Ski Bindings are essential in Skiing as they form the connection between the Skis and the Ski Boots and thus between your Skis and your body. All the movements and pressures you place on your Ski Boots are directed to your Skis through your Ski Bindings. Modern Ski Bindings also serve a second purpose: to release your Ski Boots when the pressure reaches a predefined level. This makes sure that in a heavy fall, your Skis do not stay attached to your legs. If they would they could serious injuries like fractures and torn ligaments.
Classic Step In Bindings
Step in Bindings is by far the most common type of Ski Bindings. They use a toe and heel piece which are attached to the top of the Ski. The toe-side piece commonly allows sideway release and the heel piece allows the upward release. It is very important to know which piece allows for which kind of release. Some toe pieces also allow upward release. Likewise, some heel pieces allow sideways release. The force needed for release can be adjusted.
As mentioned above, most Ski Bindings use a toe and heel piece with adjustable Release Settings. The Release Settings of your Ski Bindings should be determined by the following factors:
- Boot Length and type
- Skill Level
Ski Bindings use the internationally agreed DIN scale. The DIN scale assures that Ski Bindings worldwide release under the same force. Ski Bindings come in a DIN range where they, for instance, support DIN 3-7.
Setting your Ski Bindings to the correct Release Setting is essential for your safety. Dangerous situations can arise on both sides of the setting: if too loose, then the Ski can let go unexpectedly causing a fall. If too tight, then the Ski will not release if you come to a fall causing your Skis to act as levers and increasing your chance of injury. Make sure to check your DIN setting with a qualified technician.
Another important part of a Ski Binding is the anti-friction-device (AFD). The AFD is a small smooth pad directly behind the toe-side piece that minimizes friction if the toe-side piece is released sideways. You need to make sure that there is at least 1 mm of free space between the sole of your boot and the AFD. Most AFDs simply use a smooth surface but some more advanced models use mechanical moving parts to make sure the boot rolls or glides sideways if needed.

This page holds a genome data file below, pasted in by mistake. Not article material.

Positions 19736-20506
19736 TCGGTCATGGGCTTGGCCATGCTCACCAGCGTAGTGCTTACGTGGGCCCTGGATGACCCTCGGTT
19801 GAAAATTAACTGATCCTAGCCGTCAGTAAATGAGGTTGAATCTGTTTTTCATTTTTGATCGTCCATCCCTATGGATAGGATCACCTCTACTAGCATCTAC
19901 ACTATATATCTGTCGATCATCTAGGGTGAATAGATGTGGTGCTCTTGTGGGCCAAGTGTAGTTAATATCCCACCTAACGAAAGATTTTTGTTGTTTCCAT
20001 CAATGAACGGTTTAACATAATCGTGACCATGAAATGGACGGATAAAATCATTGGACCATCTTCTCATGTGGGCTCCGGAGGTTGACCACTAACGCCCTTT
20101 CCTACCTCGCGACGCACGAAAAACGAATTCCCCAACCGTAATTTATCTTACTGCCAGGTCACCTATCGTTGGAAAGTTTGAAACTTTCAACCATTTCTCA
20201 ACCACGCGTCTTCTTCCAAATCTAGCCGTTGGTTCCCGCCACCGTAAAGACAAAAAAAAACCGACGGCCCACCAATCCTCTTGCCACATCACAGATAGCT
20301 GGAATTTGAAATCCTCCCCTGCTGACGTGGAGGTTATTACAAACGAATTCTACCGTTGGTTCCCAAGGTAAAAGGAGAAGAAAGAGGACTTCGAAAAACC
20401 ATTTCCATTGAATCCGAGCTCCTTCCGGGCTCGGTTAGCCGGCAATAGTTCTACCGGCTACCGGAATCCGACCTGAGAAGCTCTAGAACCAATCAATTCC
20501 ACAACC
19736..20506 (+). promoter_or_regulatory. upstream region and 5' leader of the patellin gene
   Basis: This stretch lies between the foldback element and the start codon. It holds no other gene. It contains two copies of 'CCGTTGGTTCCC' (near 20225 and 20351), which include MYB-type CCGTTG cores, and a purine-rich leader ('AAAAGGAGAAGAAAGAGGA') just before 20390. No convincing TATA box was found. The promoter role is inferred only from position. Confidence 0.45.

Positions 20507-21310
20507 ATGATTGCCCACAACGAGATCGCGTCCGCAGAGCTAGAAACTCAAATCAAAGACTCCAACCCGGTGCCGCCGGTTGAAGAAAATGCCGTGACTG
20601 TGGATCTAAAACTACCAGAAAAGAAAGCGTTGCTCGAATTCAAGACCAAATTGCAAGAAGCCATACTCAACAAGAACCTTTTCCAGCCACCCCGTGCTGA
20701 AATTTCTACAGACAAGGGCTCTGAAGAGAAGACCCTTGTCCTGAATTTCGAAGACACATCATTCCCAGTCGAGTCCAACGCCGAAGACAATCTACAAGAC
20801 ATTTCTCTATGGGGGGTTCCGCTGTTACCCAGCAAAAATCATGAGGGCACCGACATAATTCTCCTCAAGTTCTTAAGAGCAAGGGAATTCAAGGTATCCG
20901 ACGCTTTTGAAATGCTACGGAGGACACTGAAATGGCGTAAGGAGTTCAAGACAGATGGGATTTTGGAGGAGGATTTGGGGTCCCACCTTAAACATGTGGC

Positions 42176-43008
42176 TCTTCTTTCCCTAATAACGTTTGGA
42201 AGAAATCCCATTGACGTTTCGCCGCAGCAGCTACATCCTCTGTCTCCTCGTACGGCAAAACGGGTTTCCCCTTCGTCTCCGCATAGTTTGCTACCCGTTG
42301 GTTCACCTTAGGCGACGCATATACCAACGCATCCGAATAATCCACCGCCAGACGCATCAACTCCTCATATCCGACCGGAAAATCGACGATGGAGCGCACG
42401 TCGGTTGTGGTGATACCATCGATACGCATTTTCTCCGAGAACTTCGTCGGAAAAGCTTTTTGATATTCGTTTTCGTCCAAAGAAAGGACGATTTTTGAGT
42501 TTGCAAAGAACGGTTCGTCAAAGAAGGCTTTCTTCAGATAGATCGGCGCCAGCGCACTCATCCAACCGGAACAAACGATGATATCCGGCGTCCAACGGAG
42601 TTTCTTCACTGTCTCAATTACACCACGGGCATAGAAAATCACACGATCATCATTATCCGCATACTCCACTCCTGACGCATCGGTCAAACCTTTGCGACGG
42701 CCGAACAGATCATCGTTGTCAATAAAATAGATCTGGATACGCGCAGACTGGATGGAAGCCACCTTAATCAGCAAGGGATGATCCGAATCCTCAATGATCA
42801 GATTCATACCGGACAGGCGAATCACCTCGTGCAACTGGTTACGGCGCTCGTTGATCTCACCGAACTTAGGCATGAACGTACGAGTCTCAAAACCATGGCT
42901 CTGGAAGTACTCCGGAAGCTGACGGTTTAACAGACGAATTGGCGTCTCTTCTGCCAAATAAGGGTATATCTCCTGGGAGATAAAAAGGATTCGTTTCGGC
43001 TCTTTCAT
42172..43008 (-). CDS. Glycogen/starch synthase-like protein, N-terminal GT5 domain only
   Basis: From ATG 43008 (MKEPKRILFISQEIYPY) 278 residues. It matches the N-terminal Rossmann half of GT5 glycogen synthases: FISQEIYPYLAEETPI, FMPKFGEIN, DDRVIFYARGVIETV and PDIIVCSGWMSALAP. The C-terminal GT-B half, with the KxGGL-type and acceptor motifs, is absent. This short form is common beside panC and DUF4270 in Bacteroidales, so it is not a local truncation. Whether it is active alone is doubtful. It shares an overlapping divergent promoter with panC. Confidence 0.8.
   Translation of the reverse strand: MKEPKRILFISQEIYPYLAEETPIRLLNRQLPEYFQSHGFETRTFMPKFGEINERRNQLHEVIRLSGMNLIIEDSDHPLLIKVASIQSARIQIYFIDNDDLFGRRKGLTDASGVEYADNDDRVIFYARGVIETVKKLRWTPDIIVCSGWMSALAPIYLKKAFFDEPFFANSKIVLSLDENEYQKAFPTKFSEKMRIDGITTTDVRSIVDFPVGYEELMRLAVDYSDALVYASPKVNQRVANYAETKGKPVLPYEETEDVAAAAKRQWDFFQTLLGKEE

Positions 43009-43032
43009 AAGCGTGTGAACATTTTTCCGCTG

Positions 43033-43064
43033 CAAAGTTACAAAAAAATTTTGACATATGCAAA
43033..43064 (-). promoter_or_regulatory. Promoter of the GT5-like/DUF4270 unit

When Skis are released from the Ski Bindings they, of course, run the risk of sliding down the slope, increasing in speed and possibly hitting other skiers. To minimize this risk, Ski Bindings have Ski brakes. Ski brakes are levers which flip down the moment a Ski Binding is released. In this way, the arms of the Ski brakes dig into the Snow Ski Surface causing the Ski to stop gliding.
The Ski Bindings need to stay firmly attached to the Ski even when the Ski bends. If the Ski Bindings did not give any lengthways flexibility, then the Ski Bindings would jam if the Skis were bent. To prevent this, Ski Bindings provide adjustable forward pressure. This makes sure that heel piece is pressed forward against the Ski Boot.
Nowadays, almost all Ski Bindings are lifted from the ski top surface. Modern Ski Bindings use connected structures with plates running between the toe and heel piece. This lifts the boot up from the ski surface. Having Lifted Bindings allows for easier carved turns as the Ski Boot is less likely to skid the Snow.
For more advanced skiers, it becomes important to dampen vibrations in high-speed descents and carved turns. Many Ski Bindings use rubber or other material to act as vibration dampeners. Some more advanced bindings have more complex mechanisms.
Some Ski Bindings allow you to move your bindings position either more to the front or to the back of your Ski. In this way, you can adjust your body positioning. This can be very helpful for instance when you ski deep Powder Snow Condition and you want your body weight to be more of the back of your Skis to prevent them from digging in the Snow.
Alpine Touring Bindings
Alpine Touring Bindings are bindings that allow the toe to hinge at the toe-side piece and allow the heel to disengage from the Ski all together. This allows for a much more natural walking movement similar to the technique used in Cross-country Skiing. The difference is that the heel-side piece can be locked again, allowing the Ski Binding to be used as a regular step in binding. This combination can be used in Alpine Skiing and Cross-country Skiing where walking with Skis on is no longer bothersome.
Ski Bindings are very important in Skiing. As mentioned before, they are Skiing equipment which forms the link between your Skis and your body. There are many factors to consider in choosing the Ski Bindings appropriate for you. In general, make sure you know the Components of the Ski Bindings since they play a big part in your Skiing performance. Moreover, bear in mind that your Ski Bindings must correspond to your Skiing skill so that you will be able to Ski effectively.